5/24/2017
Old Periodic Law
.
“The properties
of elements are
in periodic
dependence of
their atomic
weights.”
Dimitri Mendeleev
Page 11
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ALTERATIONS and
ADDITIONS
• Sir Wm.Ramsay
• 1890’s
• Discovered Ne, Ar, Kr, Xe
• Helium and Radon disc. Previously
• New row added to Periodic Table
Page 12
5/24/2017
•
•
•
Henry Gwyn-Jeffreys Mosley
1914-1915
Number of protons determined
– atomic number - identifies what an
element is
•
Periodic Table Rearranged
– elements arranged by increasing atomic
number
– similar elements put in columns instead
of rows
Page 13
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Modern Periodic Law
• “The properties of elements are in
periodic dependence of their atomic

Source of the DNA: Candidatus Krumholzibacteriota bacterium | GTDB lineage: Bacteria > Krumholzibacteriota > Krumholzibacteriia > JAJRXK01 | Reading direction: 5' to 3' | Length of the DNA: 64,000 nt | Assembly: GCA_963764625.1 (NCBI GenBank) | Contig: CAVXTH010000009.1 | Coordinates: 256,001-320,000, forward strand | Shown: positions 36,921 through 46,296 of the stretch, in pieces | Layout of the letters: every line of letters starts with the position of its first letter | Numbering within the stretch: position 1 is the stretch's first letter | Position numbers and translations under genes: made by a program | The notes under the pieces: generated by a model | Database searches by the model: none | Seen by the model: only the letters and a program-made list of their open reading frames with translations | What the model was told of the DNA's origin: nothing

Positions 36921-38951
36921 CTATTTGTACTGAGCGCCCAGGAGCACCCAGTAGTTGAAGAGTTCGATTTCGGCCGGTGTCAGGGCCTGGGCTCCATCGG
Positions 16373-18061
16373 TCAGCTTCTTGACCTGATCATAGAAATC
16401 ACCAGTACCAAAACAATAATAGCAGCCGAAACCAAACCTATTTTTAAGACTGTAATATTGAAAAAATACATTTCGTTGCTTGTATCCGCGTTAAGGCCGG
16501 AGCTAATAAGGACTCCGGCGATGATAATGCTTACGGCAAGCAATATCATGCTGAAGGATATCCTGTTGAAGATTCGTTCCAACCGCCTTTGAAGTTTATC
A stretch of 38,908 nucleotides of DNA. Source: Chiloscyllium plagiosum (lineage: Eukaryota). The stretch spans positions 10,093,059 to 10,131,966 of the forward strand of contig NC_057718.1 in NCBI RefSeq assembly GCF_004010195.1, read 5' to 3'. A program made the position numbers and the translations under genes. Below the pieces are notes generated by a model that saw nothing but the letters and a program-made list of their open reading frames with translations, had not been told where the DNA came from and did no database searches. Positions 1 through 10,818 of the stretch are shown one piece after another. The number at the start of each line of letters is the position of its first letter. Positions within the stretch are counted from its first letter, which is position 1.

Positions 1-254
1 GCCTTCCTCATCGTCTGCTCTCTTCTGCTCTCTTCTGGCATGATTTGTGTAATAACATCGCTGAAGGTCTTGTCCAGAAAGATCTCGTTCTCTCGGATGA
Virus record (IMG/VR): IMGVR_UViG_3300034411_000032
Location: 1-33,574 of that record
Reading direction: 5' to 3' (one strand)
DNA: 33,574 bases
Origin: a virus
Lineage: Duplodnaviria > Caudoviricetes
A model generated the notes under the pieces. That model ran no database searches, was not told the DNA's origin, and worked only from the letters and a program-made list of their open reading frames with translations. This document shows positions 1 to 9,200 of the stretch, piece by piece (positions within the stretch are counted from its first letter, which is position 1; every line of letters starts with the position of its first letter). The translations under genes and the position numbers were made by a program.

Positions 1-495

numbers.”
Page 14
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ARRANGEMENT OF THE MODERN
PERIODIC TABLE
• A horizonal row on the periodic chart is
refered to as either a period, or a
series.
• A vertical column on the periodic chart
is refered to as either a group, or a
family.
Page 15
5/24/2017
Element
• H
• Li
Location
on Chart
Grp 1
Grp 1
• Na
Grp 1
Na .
• K
Grp 1
K.
• Rb
Grp 1
Rb .
• Cs
Grp 1
Cs .
• Fr
•
Grp 1
Fr .
Page 16
Electron Dot
Notation
H.
Li .
Alkali Metals
Properties
Colorless gas
Soft; silver
highly reactive
Soft; silver
highly reactive
Soft; silver
highly reactive
Soft; silver
highly reactive
Soft; silver
highly reactive
Soft; silver
most reactive metal
5/24/2017
Element
• Be
• Mg
• Ca
• Sr
• Ba
• Ra
Page 17
Location
on Chart
Grp 2
Electron Dot
Notationc
Be :
Properties
Reactive metal
Grp 2
Mg :
Reactive metal
Grp 2
Ca :
Reactive metal
Grp 2
Sr :
Reactive metal
Grp 2
Ba :
Reactive metal
Grp 2
Ra :
Most reactive
metal of group
Alkaline Earth Metals
5/24/2017
What pattern(s) do we see?
• All elements in groups have same
electron dot structure.
• Group placement predicts valence.
• Groups usually have similar properties.
• Most reactive metals at the bottom of
the group.
Page 18